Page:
[FRANKFURT] The alarming scale of China's economic slowdown is pushing European exporters to accelerate a move into premium goods and services, sacrificing volumes if necessary to sustain margins.
As Chinese rivals gain expertise in areas from elevators to healthcare to sweeteners while unexpectedly weak demand exposes yet more unneeded supply, prices are falling even in areas foreign suppliers thought were insulated from local competition.
A Chinese interest rate cut and loosening of bank lending restrictions this week designed to boost lending to Chinese businesses underscored Beijing's determination to stimulate local consumption and production.
The move, on the heels of a surprise yuan devaluation two weeks ago, has further unnerved investors who bought into the growth stories of European exporters dependent on China.
German industrial group ThyssenKrupp, Dutch healthcare and consumer group Philips and British food ingredients group Tate & Lyle are among those adjusting for lower growth and a new intensity in price wars. "The message which we have given the team in China is the following: You need to move up your margin," ThyssenKrupp chief executive Heinrich Hiesinger told analysts this month, referring to the group's elevator business, its most profitable unit.
"If they have the risk that the growth or the market would force that margin going down, then they would get the message: Be more selective, because we do not want you to dilute." ThyssenKrupp depends on China for 16 per cent of sales at its elevator unit, which makes both high-end lifts and escalators for commercial buildings and mass-market elevators for residential property, where the market is coming out of a slump.
In the midst of the market turmoil on Wednesday ThyssenKrupp said it was increasing its stake in a joint elevators venture that caters mainly for the Chinese market.
As Chinese national champions like telecoms giant Huawei , trainmaker CRRC and power generation equipment maker Shanghai Electric have grown, foreign rivals have retreated to higher ground or left.
Denmark's Vestas is focusing on producing higher quality wind turbines for the Chinese market after failing in a decade of attempts to make inroads at the lower end, which is flush with cheaper locally made turbines.
The chief executive of German wind turbine maker Senvion told Reuters this week he had no plans to enter China, the world's biggest market by new installations. "As a sales market, you will have to look at other regions," he said.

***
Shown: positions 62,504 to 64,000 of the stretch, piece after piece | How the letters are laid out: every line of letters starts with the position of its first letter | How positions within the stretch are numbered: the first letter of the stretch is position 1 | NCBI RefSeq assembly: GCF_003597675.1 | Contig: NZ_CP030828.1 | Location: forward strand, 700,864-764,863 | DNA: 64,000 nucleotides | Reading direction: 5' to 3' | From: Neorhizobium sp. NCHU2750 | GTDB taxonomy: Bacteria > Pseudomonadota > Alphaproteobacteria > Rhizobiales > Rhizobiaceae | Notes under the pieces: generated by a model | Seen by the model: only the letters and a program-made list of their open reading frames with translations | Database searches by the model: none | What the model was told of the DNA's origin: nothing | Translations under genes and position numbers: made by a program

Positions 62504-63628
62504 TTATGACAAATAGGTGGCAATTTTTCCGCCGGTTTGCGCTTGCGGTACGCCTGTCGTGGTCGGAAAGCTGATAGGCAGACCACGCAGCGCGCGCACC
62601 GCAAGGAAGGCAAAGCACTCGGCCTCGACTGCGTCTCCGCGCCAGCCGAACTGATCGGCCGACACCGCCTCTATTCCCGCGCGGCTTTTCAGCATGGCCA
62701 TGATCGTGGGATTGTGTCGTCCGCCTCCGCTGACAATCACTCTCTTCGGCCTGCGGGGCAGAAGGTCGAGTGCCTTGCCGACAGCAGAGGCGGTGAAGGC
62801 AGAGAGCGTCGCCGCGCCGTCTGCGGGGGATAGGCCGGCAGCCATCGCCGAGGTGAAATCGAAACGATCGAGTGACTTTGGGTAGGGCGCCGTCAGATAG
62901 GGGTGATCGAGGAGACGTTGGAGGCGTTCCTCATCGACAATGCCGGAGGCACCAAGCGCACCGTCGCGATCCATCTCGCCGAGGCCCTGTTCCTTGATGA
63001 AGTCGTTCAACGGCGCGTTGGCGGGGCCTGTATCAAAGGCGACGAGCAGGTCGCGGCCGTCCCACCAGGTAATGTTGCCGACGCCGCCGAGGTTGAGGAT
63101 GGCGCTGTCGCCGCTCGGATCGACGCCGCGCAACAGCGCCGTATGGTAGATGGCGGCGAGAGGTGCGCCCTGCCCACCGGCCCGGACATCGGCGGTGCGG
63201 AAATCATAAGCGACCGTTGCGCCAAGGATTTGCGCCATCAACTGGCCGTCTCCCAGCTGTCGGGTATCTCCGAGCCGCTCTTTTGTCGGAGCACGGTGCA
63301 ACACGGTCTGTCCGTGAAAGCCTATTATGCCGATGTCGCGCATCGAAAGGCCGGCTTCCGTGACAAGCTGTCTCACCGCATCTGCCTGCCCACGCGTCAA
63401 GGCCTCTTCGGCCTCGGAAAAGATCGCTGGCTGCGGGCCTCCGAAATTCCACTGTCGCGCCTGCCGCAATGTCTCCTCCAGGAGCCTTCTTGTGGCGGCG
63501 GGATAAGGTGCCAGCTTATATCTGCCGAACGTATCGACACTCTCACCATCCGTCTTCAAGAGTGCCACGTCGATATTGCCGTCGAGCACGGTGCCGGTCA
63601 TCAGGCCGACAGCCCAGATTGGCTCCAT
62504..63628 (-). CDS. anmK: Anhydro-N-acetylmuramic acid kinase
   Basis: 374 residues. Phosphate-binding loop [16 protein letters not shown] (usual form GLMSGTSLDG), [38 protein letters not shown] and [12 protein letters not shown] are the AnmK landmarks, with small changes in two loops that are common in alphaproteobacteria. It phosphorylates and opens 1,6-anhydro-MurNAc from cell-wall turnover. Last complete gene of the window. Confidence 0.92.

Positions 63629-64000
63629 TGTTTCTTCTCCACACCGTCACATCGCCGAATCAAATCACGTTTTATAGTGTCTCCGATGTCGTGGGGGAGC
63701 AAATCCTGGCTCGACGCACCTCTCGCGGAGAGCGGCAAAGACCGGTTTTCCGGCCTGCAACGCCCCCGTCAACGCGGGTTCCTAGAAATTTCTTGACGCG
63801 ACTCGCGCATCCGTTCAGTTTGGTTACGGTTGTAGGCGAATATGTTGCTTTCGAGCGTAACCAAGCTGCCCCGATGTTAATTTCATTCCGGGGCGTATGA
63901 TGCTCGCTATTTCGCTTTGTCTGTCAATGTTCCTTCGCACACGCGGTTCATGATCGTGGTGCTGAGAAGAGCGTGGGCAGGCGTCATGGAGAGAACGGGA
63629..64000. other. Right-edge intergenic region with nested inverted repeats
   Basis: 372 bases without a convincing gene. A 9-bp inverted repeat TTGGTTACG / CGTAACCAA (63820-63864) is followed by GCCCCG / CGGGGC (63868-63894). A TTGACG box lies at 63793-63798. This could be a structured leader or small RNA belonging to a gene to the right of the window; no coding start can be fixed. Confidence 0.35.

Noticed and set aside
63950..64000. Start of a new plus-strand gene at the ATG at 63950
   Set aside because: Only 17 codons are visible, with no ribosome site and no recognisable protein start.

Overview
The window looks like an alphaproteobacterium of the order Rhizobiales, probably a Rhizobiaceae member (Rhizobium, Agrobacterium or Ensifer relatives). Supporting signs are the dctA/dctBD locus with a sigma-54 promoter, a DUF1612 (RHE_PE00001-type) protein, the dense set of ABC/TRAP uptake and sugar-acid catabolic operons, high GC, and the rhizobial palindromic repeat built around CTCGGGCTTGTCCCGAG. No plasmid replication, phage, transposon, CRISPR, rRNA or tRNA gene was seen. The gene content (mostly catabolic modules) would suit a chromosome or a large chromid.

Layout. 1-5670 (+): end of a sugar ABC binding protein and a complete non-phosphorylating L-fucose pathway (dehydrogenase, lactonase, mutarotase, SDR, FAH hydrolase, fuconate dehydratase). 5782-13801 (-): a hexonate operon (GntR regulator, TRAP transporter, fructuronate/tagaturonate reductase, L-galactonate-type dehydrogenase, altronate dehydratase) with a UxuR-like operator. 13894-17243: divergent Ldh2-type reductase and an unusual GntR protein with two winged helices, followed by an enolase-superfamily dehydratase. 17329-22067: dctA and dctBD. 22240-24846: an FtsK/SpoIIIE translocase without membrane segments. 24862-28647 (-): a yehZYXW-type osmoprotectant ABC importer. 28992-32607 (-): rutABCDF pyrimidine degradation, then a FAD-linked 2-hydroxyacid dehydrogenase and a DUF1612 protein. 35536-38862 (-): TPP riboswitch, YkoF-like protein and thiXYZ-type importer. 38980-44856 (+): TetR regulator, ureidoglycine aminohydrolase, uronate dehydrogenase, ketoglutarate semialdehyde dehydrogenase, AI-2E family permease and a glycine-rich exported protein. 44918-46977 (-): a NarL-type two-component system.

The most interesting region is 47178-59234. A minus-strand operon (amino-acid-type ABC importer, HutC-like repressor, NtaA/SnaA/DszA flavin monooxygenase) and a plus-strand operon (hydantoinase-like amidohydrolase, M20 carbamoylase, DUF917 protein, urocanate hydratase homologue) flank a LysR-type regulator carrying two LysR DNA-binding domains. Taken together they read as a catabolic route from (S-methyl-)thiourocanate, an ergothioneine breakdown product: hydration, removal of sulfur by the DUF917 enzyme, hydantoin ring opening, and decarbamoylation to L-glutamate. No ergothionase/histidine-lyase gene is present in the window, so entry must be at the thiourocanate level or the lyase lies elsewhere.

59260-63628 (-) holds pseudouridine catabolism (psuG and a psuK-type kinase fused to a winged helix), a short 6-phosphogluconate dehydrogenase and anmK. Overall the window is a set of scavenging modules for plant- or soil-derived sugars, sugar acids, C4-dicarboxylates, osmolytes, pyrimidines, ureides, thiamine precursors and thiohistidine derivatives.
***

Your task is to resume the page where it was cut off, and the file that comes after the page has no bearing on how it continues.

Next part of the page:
Solar power, too - a key strategic industry for China - is a closed shop for foreign suppliers, and in coal power generation, which produces most of China's electricity, Chinese suppliers dominate the market.
A rise in Chinese competition has sometimes come from unexpected quarters.
Tate & Lyle is refocusing its sucralose artificial sweetener business on customers that care about quality, safety and provenance more than price after prices were hammered by a glut of cheaper product from China.
Late last year, Tate & Lyle forecast sucralose prices would fall 25 per cent year on year as it had to renegotiate supply contracts at lower prices to protect share from Chinese rivals.
In July, it said it was "managing the mix between volume and margin very, very carefully right now".
Barclays analyst James Stettler said: "Telecoms, rail, power generation and transmission are pretty much all Chinese. The big question is now what happens in healthcare equipment."
Healthcare is a key area in which China wants to promote its homegrown medical devices and create incentives for medical institutions to use locally made products.
Beijing wants to reduce soaring healthcare costs while improving the health of its 1.4 billion people.
The medical equipment devices market, worth an estimated 212 billion yuan (S$46.3 billion) in 2013, is dominated by foreign players such as Siemens, General Electric, Philips and Toshiba. "We see the market slowdown. Obviously, we also see there the emergence of local competitors that nibble at the market share... and I think that is what all major companies will have to reckon with," Philips CEO Frans van Houten said last month.
Chinese providers like Mindray Medical International and China Resources Wandong Medical Equipment Co. Ltd are mainly making their presence felt in simpler imaging devices such as ultrasound machines so far.
But with technology transfer thanks to joint ventures that most foreign firms set up to produce in China, foreign suppliers cannot hope to keep indefinitely their ownership of the market for high-end computed tomography or magnetic resonance imaging.
Most foreign firms with significant Chinese operations have such joint ventures: certain industries like automaking require them, while other companies see JVs as a way to local market knowledge, government connections or distribution channels.
Siemens chief executive Joe Kaeser described the dilemma last month, explaining why Siemens continued to partner with Shanghai Electric despite the Chinese company's having become more of a direct competitor.
Shanghai Electric owns a 40 per cent stake in Italian power engineering group Ansaldo Energia, which is now seen as favourite to buy assets being shed by Siemens' rival Alstom as part of a bigger Alstom-GE deal.
Mr Kaeser told sceptical analysts: "We continue with a very close partnership with Shanghai Electric because the better technology you offer the more welcome you are as a partner, especially in China."